Well that all depends on a few things. First off, RAID stands for Redundant Array of Inexpensive Disks. There are several types of RAID, and depending on what you want to do they may or may not be good for you.
RAID 0 (stripe) is taking 2, or more physicaly different disks, and "merging" them together to form 1 disk. The data is written to and read from all disks at the same time, thereby increasing speed. This would be helpfull in loading the levels in a larger game such as Crysis, etc. The downfall to that is, if 1 of the drives fail, you are screwed. All your data on the drives is lost. Restore from backup. The other "downfall" is that your RAID array is only readable from the particular controler that created the array. So you can't pop your drives into a different tower and expect them to be readable.
RAID 1 (Mirror) is just what it sounds like. You have 2 identical drives, and your controller reads and writes the same data to both drives. Bad thing, twice as expensive, good thing, if 1 drive fails, you're still able to work, game, etc. When you replace the drive that is failed, the controler will rebuild the array automaticaly.
RAID 5 Raid 5 is really the entry point of "Higher End" RAID systems. What Raid 5 does, is stipe data across drives, but it also includes Parity information on the other drives. What this parity data allows is for the controler to contain the data of 1 of the drives in the array. RAID 5 needs a minimum of 3 identical drives to function, and will allow you to operate even when 1 drive fails. If 2 drives fail, you are screwed as well. In a 3 disk RAID 5 Array you will have Disk1, Disk2, and Disk3. Disk1 will contain Disk 1 Data as well as parity information on the Disks 2 and 3. Disk 2 will contain Disk 2 Data, and parity for disks 1 and 3, and Disk 3 will contain Data from Disk3, and parity from 1 and 2. So you see how if one of the drives failes, the other 2 have enough information in Parity to not only keep the array functioning, but when you replace the disk, the other 2 drives will rebuild the failed disk.
RAID 5 will typically give you roughly 2/3 actual usable capacity compared to what the full drive count is. 3 100Gb disks will yeild approx 200GB useable drive space.
That is typicaly where the "average" user will stay in regards to RAID Levels, with RAID 5 being less likely due to the cost of the disks. Now if you were a home business for example, RAID 1 (Mirroring) would be good for you. But if you wanted the benefits of Data Redundancy AND speed, then RAID 5 would be your best bet.
As it pertains to Gameing, I would recomend just staying with the single drive, and always, always have a backup solution for any "critical" files. Be it, copying them to DVD/CS or something like that.
If you are looking for extra data security, RAID 1 would definately be worth it. It uses two HDs in case one should die. Pop a replacement in and the info from the surviving drive will be transfered back.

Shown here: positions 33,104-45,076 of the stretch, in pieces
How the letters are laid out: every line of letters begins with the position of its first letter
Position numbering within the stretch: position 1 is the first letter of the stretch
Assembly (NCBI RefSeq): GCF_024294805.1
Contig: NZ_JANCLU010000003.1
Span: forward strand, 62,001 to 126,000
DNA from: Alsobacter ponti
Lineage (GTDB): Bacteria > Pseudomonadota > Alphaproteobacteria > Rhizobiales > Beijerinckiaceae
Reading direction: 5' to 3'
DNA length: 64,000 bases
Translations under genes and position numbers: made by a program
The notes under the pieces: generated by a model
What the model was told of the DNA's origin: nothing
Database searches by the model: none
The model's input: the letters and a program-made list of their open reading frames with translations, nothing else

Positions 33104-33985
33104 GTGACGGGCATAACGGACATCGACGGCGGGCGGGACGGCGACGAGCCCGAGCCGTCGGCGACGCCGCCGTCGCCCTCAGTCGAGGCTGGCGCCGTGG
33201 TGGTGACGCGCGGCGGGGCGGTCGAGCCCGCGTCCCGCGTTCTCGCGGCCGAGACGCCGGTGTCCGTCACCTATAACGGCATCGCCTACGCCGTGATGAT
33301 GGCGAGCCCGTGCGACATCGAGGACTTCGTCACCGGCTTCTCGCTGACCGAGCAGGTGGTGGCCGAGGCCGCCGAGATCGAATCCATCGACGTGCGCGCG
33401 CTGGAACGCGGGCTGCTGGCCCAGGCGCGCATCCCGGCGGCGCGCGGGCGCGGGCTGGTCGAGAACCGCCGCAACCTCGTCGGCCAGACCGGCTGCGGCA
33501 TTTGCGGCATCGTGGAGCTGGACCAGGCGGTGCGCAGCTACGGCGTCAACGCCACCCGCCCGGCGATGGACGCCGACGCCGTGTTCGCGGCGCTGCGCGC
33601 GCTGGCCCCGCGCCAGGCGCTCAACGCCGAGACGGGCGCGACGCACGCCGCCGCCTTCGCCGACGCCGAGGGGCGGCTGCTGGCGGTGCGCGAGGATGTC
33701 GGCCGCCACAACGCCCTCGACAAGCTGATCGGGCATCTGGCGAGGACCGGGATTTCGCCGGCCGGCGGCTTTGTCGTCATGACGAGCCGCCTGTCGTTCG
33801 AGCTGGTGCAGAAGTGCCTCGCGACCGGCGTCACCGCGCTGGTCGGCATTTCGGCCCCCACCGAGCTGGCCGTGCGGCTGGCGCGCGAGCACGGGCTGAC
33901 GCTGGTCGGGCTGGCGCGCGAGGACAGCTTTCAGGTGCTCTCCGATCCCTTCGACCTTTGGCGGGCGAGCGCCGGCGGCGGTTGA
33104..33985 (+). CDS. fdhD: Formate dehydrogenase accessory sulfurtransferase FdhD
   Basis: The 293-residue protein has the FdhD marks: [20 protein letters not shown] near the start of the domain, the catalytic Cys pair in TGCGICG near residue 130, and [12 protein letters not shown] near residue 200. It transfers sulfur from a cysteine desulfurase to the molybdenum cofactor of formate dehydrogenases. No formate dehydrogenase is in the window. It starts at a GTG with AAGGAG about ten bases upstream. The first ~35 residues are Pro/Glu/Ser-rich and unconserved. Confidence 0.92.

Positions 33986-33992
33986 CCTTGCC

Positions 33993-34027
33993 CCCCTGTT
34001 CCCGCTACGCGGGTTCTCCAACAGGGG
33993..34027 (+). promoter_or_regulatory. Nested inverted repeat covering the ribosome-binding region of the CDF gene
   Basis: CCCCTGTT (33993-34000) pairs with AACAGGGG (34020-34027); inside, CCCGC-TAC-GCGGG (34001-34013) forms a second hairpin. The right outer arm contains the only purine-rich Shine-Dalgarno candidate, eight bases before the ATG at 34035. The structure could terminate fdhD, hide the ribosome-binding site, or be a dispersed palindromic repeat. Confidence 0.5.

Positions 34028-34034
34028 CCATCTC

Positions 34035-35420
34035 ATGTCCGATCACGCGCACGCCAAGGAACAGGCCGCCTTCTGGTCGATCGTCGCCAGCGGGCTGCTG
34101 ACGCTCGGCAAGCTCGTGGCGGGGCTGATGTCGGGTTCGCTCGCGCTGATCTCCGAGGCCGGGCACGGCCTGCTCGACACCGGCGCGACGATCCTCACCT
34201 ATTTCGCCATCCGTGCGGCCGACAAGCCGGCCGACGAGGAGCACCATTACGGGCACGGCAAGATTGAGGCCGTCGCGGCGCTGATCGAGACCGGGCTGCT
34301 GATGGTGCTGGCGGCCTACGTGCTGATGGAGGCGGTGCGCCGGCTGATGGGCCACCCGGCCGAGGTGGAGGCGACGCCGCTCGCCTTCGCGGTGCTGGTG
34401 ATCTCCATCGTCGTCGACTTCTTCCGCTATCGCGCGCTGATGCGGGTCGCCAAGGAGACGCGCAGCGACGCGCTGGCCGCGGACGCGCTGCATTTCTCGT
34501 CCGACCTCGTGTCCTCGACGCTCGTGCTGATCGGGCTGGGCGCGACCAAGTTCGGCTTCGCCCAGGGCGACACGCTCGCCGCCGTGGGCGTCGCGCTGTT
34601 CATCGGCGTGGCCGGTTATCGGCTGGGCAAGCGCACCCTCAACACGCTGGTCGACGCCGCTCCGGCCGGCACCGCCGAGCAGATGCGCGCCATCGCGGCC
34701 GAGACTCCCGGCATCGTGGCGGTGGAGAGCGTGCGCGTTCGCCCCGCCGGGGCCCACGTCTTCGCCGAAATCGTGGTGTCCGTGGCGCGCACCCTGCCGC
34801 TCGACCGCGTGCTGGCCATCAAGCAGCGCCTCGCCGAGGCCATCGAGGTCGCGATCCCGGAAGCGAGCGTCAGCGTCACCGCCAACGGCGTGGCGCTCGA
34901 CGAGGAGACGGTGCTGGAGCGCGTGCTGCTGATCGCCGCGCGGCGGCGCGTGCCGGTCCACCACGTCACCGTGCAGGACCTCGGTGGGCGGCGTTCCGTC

If you are looking for more speed out of your machine, RAID 0 is the way to go. It treats the drives as one logical unit. If you had 10 pieces of information to write to a drive, a RAID 0 would write 5 pieces to one and 5 to the other. One would expect twice the performance, but that is hardly the case. Back when RAID arrays became popular, consumers had to contend with significantly slower HDs. In recent years, the speed of the drive has increased to a point that the gain one would experience is very small.
In my opinion, if someone is looking to get faster performance, you should consider a 10K RPM drive instead of a RAID setup.
There is generally no real world(vs. synthetic transfer rate benchmarks) performance advantage to raid of any kind.
Go to www.storagereview.com at this link: http://faq.storagereview.com/tiki-index.php?page=Single...
There are some specific applications that will benefit, but
gaming is not one of them. Even if you have an application which reads one input file sequentially, and writes
it out, you will perform about as well by putting the input on one drive, and the output on the other.
An interesting set of tests, dirtmountain.
What interested me was the difference between the HDtach results showing 100% improvement, and the sysmark2004 tests which showed little to 5% improvement. The real world is not synthetic, but more like the sysmark2004 system. Even then, the tests use a limited amount of data for convenience. In the real world, a user will have filled up a significant part of the drives, making the access delays longer. This will hurt the raid-0 case more because raid-0 needs two accesses vs. one.
The failure in these tests was using a single drive for comparison. If one bought a second drive for raid-0, the alternative comparison should have split the application data across the two single drives. I have yet to see a raid-0 vs jbod benchmark that does this.